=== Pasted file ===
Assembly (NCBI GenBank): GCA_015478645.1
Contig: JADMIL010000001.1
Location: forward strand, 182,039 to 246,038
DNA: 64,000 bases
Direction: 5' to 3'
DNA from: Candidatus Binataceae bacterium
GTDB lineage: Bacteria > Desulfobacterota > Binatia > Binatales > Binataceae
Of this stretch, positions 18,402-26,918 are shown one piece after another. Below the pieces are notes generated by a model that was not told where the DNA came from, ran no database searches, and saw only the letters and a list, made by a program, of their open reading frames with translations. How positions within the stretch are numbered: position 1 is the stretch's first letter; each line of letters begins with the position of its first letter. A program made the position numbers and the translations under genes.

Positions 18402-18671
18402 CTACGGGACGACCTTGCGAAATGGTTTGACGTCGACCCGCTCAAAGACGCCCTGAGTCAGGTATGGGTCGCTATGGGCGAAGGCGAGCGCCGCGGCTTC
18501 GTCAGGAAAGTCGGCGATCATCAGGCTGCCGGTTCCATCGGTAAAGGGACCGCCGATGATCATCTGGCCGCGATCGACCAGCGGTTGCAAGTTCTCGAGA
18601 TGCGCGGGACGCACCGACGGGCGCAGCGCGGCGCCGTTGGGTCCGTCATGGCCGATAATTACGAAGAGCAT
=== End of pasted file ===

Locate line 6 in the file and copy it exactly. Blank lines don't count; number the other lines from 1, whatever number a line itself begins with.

DNA from: Candidatus Binataceae bacterium